With the holidays in full swing, many Americans are stressed out—but that stress is coming from different sources this year. According to a poll from the American Psychiatric Association, this year, funding the festivities is causing many individuals anxiety this holiday.
The top three areas people reported causing them stress were all economic:
Affording holiday gifts was cited by more than half of participants Finding and securing those gifts is causing stress for 40% of individuals Affording holiday meals is causing anxiety for 39% of respondents
Additionally, 37% of individuals said challenging family dynamics were causing them holiday worry, with 1 in 4 respondents saying they were worried about discussing politics or current events with family members around the dinner table. On the positive side, 44% of those surveyed reported they are looking forward to seeing family and friends over the holidays. Eating good food (20%) and taking time off (9%) were also giving people things to look forward to this holiday season.
Stressed about the holidays?
If you or someone you know are stressed about the holidays, here are a few tips that may help mitigate stress.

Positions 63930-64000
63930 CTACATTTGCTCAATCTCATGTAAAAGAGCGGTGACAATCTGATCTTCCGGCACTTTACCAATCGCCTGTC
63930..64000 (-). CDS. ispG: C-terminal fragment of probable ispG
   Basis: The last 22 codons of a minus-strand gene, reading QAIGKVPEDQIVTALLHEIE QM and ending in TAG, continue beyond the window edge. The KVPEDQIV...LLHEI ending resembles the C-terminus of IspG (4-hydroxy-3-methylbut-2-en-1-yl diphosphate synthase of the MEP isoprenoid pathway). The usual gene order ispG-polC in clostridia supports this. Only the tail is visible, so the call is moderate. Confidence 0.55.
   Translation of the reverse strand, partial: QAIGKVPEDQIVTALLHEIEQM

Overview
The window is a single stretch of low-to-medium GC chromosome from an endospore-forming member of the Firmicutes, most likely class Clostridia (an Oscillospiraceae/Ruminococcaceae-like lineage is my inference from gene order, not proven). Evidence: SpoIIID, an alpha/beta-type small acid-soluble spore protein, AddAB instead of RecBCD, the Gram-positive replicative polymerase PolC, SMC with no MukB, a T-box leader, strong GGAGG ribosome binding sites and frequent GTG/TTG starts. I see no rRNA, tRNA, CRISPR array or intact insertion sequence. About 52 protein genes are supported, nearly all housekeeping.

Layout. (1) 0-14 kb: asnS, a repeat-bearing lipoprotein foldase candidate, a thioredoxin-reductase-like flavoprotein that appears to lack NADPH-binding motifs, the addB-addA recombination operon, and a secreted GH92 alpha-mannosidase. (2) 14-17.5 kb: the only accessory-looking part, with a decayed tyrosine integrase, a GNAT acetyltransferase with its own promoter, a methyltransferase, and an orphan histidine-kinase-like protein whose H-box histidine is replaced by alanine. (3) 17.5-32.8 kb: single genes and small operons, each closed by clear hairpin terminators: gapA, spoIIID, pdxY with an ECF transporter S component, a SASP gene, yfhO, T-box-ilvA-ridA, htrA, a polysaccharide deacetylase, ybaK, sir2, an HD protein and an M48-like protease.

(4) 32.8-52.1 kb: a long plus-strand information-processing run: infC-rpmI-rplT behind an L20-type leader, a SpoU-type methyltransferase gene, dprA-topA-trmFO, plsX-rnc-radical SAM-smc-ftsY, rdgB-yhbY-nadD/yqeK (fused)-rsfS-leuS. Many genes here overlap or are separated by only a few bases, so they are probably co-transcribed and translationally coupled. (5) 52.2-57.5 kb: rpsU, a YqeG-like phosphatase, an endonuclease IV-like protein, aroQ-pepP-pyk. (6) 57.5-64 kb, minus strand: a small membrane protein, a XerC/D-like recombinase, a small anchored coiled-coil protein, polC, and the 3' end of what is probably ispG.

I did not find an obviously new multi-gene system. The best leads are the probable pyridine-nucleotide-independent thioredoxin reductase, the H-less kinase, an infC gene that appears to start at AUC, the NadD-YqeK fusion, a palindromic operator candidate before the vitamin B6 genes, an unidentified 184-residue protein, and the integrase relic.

Say no: If you are finding yourself overwhelmed with holiday commitments, remember it is OK to say no. Prioritize the traditions that you value and simplify where you can. Read some advice from PAR CEO Kristin Greco on how she focuses on being present with her family during the holidays.
Practice mindfulness and meditation: Practicing mindfulness and meditation doesn’t need to take a lot of time and it can be done for no cost. There are many free resources that can help teach you the skills, such as this online program offered by the University of Minnesota.
Get moving: Aim to get 20 minutes of moderate intensity exercise four to five times a week. Whether that’s getting outside for a walk, joining a gym, or just stretching in your house, maintaining activity can help combat seasonal affective disorder and provides a boost of serotonin to improve your mood.
Be realistic about resolutions: Although we all have the best of intentions, sometimes it may seem that New Year’s resolutions are doomed to fail. Instead of sweeping resolutions, break your goals up into smaller pieces or plot them out on a calendar to make them more likely to happen. And just because you didn’t succeed at first doesn’t mean your goal for the year is over—be kind to yourself and know that change is a process.